Suicide Around the World – What Causes Suicide?

Suicide Around the World – What Causes Suicide?

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Suicide rates have increased around the world at alarming rates. So what causes suicide? Is it genetically or ethnically-based? Or is suicide a cultural and sociological disease? Religion, media influence, globalization, social and cultural feelings of support and membership are probably among the crucial factors.

Suicide rates have increased around the world at alarming rates. Statistics from the World Health Organization (WHO) and the Center for Disease and Control (CDC): 1 & 2

  • 1 million people die of suicide every year
  • Suicide rates have increased by 60%
  • By 2020, 1 person will die of suicide every 20 seconds
  • By 2020, 1 person will attempt suicide every 1-2 seconds
  • Most suicide attempts are by the elderly but more youths are successful
  • Youth suicide is increasing at the fastest rate and suicide now ranks among the three leading causes of death for those 15-44
  • Males are 4 times as likely to die from suicide than females, but females attempt suicide 3 times more than males
  • In Eastern Europe, the rates of suicide for men and women are the same
  • Most deaths from suicide occur in Eastern Europe
  • The second highest rates of suicide occur in the island countries of Cuba, Japan and Mauritus
  • China and India report the most deaths but this number is due to their large population size
  • The lowest rates of suicide are in the Eastern Mediterranean and Islamic countries
  • Some of WHO’s numbers are skewed by the fact that Africa has not reported suicide rates, Asia rarely does and the Eastern Mediterranean, Western Pacific and Latin American countries do so irregularly

So what causes suicide? Is it genetically or ethnically-based? Or is suicide a cultural and sociological disease? Does culture and a country’s social practices determine susceptibility to suicide?

Alcohol and drug use make up the biggest risk factor for all age groups of people. Alcohol and drug use are linked to depression, impaired judgment and skewed thinking.

After substance abuse and depression, what commonalities can be found in suicides around the world?

One study, done by researchers Marusic and Farmer, suggests that genetic vulnerability could be a factor. The researchers point out that residents of Hungary and Finland have very different cultural and political practices but share a common genetic origin and a high rate of suicide. 3

On the other hand, a number of studies have looked at the genetically similar countries: Denmark, Norway and Sweden. Although members of these countries share ethnic backgrounds, Norway has a remarkably lower rate of suicide than either Denmark or Sweden. 4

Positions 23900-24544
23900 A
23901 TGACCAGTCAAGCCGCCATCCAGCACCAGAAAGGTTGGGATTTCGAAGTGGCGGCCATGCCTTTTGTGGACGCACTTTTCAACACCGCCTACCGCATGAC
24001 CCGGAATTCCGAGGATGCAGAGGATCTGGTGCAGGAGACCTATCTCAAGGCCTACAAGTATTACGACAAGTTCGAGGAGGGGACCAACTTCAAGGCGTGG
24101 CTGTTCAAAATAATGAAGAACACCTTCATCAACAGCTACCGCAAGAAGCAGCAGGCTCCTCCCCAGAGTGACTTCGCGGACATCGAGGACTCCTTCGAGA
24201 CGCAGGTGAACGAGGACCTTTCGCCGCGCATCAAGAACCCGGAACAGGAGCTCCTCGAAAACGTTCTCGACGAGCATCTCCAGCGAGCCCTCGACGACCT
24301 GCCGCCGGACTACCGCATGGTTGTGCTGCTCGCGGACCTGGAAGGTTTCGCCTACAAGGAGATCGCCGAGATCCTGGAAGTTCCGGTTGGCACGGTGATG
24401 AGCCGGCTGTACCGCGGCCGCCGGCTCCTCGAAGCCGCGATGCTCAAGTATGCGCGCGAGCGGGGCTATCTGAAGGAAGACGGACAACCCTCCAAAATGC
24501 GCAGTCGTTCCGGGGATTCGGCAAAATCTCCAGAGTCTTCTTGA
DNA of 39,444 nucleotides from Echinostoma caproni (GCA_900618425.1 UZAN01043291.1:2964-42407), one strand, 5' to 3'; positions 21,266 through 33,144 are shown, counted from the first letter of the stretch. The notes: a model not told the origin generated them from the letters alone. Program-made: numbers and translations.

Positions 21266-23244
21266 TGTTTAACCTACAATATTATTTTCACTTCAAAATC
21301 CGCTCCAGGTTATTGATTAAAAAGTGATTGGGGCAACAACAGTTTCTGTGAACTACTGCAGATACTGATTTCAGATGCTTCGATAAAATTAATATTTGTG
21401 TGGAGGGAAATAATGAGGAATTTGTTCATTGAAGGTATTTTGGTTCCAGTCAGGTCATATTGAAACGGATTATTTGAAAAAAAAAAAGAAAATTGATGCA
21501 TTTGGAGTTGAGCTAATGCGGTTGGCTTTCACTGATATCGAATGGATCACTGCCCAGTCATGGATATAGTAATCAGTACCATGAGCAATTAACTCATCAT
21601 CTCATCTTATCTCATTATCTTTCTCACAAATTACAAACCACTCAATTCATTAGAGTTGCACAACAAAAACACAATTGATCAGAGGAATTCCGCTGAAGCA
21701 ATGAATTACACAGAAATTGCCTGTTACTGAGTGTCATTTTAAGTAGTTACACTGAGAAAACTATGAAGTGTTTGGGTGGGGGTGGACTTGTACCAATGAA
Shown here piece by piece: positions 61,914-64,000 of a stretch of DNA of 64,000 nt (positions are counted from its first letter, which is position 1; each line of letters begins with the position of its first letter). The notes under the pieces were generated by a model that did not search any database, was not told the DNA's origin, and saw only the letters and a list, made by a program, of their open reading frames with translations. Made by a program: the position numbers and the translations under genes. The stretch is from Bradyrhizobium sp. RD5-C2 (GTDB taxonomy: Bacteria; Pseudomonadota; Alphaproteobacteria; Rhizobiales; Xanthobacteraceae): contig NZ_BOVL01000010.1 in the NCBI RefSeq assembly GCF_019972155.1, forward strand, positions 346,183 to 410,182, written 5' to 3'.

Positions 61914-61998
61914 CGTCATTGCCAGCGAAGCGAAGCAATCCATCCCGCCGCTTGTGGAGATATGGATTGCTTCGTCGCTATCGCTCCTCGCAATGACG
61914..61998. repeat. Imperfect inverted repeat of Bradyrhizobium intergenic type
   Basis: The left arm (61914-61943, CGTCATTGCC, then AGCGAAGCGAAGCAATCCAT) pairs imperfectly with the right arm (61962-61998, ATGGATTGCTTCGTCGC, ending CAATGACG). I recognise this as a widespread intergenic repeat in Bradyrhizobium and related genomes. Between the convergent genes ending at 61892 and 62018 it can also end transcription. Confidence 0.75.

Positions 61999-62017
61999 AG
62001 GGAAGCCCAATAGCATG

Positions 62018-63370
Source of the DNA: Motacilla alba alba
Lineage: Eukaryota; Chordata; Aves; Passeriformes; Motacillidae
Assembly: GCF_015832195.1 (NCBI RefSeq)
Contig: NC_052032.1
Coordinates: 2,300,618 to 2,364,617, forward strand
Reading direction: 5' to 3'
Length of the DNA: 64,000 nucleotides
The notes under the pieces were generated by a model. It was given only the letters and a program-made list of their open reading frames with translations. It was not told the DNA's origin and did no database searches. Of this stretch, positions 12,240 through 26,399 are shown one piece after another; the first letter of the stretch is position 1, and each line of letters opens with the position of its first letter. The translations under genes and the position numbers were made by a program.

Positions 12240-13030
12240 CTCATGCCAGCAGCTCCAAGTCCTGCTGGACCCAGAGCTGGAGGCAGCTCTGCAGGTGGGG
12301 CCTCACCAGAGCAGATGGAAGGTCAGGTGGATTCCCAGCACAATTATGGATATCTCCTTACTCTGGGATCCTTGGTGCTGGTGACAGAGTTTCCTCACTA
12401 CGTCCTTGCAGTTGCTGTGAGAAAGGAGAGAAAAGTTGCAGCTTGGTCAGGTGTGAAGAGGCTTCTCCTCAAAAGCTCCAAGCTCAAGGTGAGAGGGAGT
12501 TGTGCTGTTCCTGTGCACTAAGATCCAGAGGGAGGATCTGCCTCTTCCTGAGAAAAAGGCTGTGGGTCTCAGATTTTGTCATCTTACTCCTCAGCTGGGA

Pharmaceutical companies are eager to fund research that will result in physiological cures for suicide and genetic research is the first step along that route.

What is not considered however, is the fact that genes and behavior don’t make up a one-way street. Our diet, environment, well-being and actions affect both the expression and evolution of our genes. 5 

Social Solidarity Evidence

Emile Durkheim proposed that suicide rates increase during times of change and crisis because our social bonds, cohesion, and integration are disrupted. 4

A great deal of evidence exists to support the idea that our social environment and practices greatly affect suicide rates.

The World Health Organization recognizes that depression and other mood disorders are linked to suicide and that alcohol and drug use play a large role too, but WHO expounds that “suicide results from many complex factors and is more likely to occur during periods of socioeconomic, family and individual crisis (e.g. loss of a loved one, unemployment, sexual orientation, difficulties with developing one’s identity, disassociation from one’s community or other social/belief group, and honour.” 6

In terms of prevention, WHO says that factors that seem to lessen the incidence of suicide include “high self-esteem and social “connectedness,” especially with family and friends, having social support and being in a stable relationship, and religious or spiritual commitment.” 6

Professor Michael Kearl concurs. He points out that Norway’s low suicide rates may be related to its strong and supportive family environments, that suicide rates fall during war time (we bond as a country then), that one study found that U.S. suicides increased by 360 people for every 1% rise in unemployment and that 30% of youth suicides were of homosexuals struggling with their identity in homophobic communities. 6

Indeed, the words of one youth struggling with his sexual identity illustrate his alienation when looking at couples together in a park. “There’s no belonging. So you’re an outcast. These people looked like they knew where they belonged. There was no place for me to feel comfortable with anyone or anything.” 4